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Thursday, July 05, 2007

 

Songs of Awe, Songs of Joy

Another posting of "food for thought" for the Three Weeks, this time from the L'Chaim Weekly website:

"Niggun" by R. Michoel Muchnik, Muchnik Arts website
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Songs of Awe, Songs of Joy

We all know the power of song. When we hear a moving song, whether of sadness or joy, it alters our mood. And depending on our feelings, we will seek out a particular song. Indeed, when happy we will spontaneously break out in song. It's as if we literally cannot contain ourselves, and must break out of our limitations.
Let's analyze the two movements, the two ways songs affect - or express - our emotions. The first elevates us. Such a song expresses a longing, a desire, a compulsion to get beyond ourselves. Often such songs are simple - melodies, tunes, wordless refrains. There is a sweetness about them.
Even when there are words, they speak of another, of an absorption of the self in something higher, of an abandonment of ego, the material, of a removal of physical limitations and a realization of the spiritual.
Many Chassidic niggunim (wordless tunes) express this longing of the soul. Jewish songs with words also emphasizes the emotional power of positive, uplifting music; the artists combine words of Tehillim, verses from the Torah, or allusions to them, with soul-stirring melodies.
And this leads inevitably to the second type of song. Here there is a bitterness, a recognition that we are not yet united with G-dliness, that we still reside - must reside - in the physical world. These are songs set, for example to the words of Tehillim 42: "As the hart cries out in thirst for the springs of water, so does my soul cry out in thirst for You, O G-d. My soul thirsts for G-d, for the living Almighty; when will I come and appear before G-d?"
If one type of song expresses a desire for closeness, a longing for negation of the self in an ecstatic inclusion of the soul within G-dliness, the other recognizes the distance between ourselves and G-d, how immersed in the mundane we truly are, how much the physical demands from us.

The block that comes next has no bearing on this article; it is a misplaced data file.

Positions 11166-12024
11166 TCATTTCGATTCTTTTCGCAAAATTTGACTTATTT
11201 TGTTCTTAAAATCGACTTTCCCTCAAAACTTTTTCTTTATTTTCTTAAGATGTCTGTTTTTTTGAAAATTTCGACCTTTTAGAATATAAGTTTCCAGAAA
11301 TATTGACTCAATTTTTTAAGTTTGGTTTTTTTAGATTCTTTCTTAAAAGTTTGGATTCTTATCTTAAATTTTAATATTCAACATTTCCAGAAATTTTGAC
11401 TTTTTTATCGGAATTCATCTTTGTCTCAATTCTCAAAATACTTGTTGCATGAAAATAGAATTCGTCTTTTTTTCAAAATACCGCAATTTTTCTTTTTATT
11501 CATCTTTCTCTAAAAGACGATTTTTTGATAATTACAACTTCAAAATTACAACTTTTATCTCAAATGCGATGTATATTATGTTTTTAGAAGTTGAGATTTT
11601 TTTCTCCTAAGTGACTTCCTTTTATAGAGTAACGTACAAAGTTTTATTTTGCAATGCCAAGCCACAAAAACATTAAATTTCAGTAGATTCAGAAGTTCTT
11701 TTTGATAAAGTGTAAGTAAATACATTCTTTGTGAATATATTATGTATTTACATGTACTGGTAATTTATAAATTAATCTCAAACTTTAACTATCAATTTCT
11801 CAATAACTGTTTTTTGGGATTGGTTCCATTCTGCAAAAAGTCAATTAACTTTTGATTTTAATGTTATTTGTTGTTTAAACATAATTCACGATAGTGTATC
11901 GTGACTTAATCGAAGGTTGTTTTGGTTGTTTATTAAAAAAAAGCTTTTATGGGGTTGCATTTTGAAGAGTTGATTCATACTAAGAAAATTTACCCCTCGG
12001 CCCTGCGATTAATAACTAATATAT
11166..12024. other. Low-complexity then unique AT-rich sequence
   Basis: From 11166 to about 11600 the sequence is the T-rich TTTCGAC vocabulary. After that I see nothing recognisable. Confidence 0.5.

But as we all know, we do not remain mired in the bitterness, the sense of distance. Indeed, the anguish itself evokes the longing; the acknowledgment that we are not yet united, our souls are not yet elevated somehow elicits the joy that we can, and ultimately will, experience an attachment to and revelation of G-dliness. We become inspired, and that inspiration inspires us further until...
The song cycle reflects the rhythms of time, the moments and movements of the year.
Further, this emotional cycle of ascent and descent and further ascent has a parallel in the soul's journey, and its Divine Service. In Hebrew it is called ratza v'shav - a transcendent elevation and an imminent return. It embodies a fundamental concept, namely that every descent leads to a higher ascent; indeed, the higher ascent cannot be achieved without the descent.
Just as our songs cycle through the bittersweet, from songs of loss and separation to songs of joy and union, so the Jewish people have cycled through stages of occlusion and revelation, of ignorance and knowledge, of exile and redemption. In each mini-cycle the energy of descent fuels a greater ascent. And ultimately, our songs of loss and separation will energize the ultimate song of joy and union, a celebration of the final Redemption, as it says in Tehillim [126:2]: "Then our mouths will be filled with laughter, and our tongue with joyous song."

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